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Yahoo has disclosed that — in addition to its September hacking incident — another “unauthorized third party” has obtained data from more than 1 billion user accounts. The company states that the information stolen may include names, email addresses, telephone numbers, dates of birth, hashed passwords, and — “in some cases” — encrypted or unencrypted security questions and answers.

The intrusion occurred in August 2013 as a result of cookies forged by hackers who had obtained Yahoo’s proprietary code.

However, the company was quick to say that its investigation suggests that no passwords in clear text, payment card data, or bank account information were taken. “Payment card data and bank account information are not stored in the system the company believes was affected,” wrote Yahoo’s chief information security officer, Bob Lord.

Those that Yahoo believes are impacted by this are being notified and will be required to further secure accounts and change their passwords. Lord went on to say that all unencrypted security questions and answers are rendered invalid, as in all cases with forged cookies. If you believe your information has been compromised, Yahoo instructs you to review your account for any suspicious activity, take extra care who you communicate with, and stay alert for any phishing scams — that is, don’t click on any links or download attachments from emails you aren’t familiar with.


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In September, the company claimed that “state-sponsored” hackers stole data from 500 million users, an action that touched off a flurry of investigations as Yahoo continued to pursue its acquisition by Verizon. Today’s revelations bear some of the same markings of the hackers who are to blame for the September attack.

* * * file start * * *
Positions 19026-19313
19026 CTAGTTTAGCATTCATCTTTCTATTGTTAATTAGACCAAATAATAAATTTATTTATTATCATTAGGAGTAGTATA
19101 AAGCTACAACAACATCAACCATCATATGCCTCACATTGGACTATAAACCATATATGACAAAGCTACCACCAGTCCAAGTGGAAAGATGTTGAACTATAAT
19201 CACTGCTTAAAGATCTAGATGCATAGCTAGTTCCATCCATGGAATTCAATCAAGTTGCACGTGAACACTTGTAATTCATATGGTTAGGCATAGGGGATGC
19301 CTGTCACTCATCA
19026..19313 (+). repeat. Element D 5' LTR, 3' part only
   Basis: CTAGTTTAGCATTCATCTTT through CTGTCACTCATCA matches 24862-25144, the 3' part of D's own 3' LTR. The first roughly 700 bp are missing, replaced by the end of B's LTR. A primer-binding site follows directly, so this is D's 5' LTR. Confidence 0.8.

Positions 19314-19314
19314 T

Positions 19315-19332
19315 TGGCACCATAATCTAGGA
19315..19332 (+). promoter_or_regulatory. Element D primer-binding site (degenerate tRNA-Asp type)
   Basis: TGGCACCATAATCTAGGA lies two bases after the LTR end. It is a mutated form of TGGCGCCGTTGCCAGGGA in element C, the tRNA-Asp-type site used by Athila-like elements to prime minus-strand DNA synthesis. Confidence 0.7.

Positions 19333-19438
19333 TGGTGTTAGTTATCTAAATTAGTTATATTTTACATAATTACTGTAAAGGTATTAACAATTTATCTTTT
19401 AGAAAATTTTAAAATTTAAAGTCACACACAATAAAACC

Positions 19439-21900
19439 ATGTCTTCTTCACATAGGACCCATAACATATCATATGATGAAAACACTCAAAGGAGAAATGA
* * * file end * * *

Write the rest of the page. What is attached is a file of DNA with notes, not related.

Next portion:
How this impacts Yahoo’s deal with Verizon remains to be seen, but if there was some hesitation before, when 500 million user accounts were compromised, then news of 1 billion compromised accounts will likely cause executives to pause before proceeding further. A Verizon spokesperson reportedly told CNBC that the telecommunication company will “evaluate the situation as Yahoo continues its investigation.” Yahoo remains optimistic, and a spokesperson told VentureBeat: “We are confident in Yahoo’s value and we continue to work toward integration with Verizon.”

Verizon, as you may know, has agreed to pay out $4.83 billion for the long-struggling, but iconic, technology and search provider. Following the September disclosure, Verizon executive vice president Marni Walden played up the advantage of bringing Yahoo into the fold, saying that the combined entities will create a powerful online advertising provider to rival Facebook and Google. She did temper that response by saying that she has “an obligation to make sure that we protect our shareholders and our investors, so we’re not going to jump off a cliff blindly.”

So 500 million in 2014 and 1 billion in 2013. Do we really want to know what else may have happened before?

“Espionage has gone digital, like so many other things in our world. We’re increasingly seeing data being used as a weapon, where leaked or fabricated information is being used to intentionally damage individuals and governments. While cybercriminals are motivated by financial incentives, state actors are motivated by political and strategic incentives. The nation-state benefits of such a large breach are as real as the obvious financial ones for cybercriminals. A nation state’s intelligence services could find and access the messages of individuals with political, government, military, and even corporate public profiles. If true, this breach provides a billion opportunities to do this,” said Intel Security chief technology officer Steve Grobman.

Yahoo said that it’s working with law enforcement on this matter.

Yahoo’s stock was down for the day 1.35 percent, and in after-hours trading has tumbled another 2.35 percent.

Updated as of 3:45 p.m. Pacific on Wednesday: Included statement from Intel Security.

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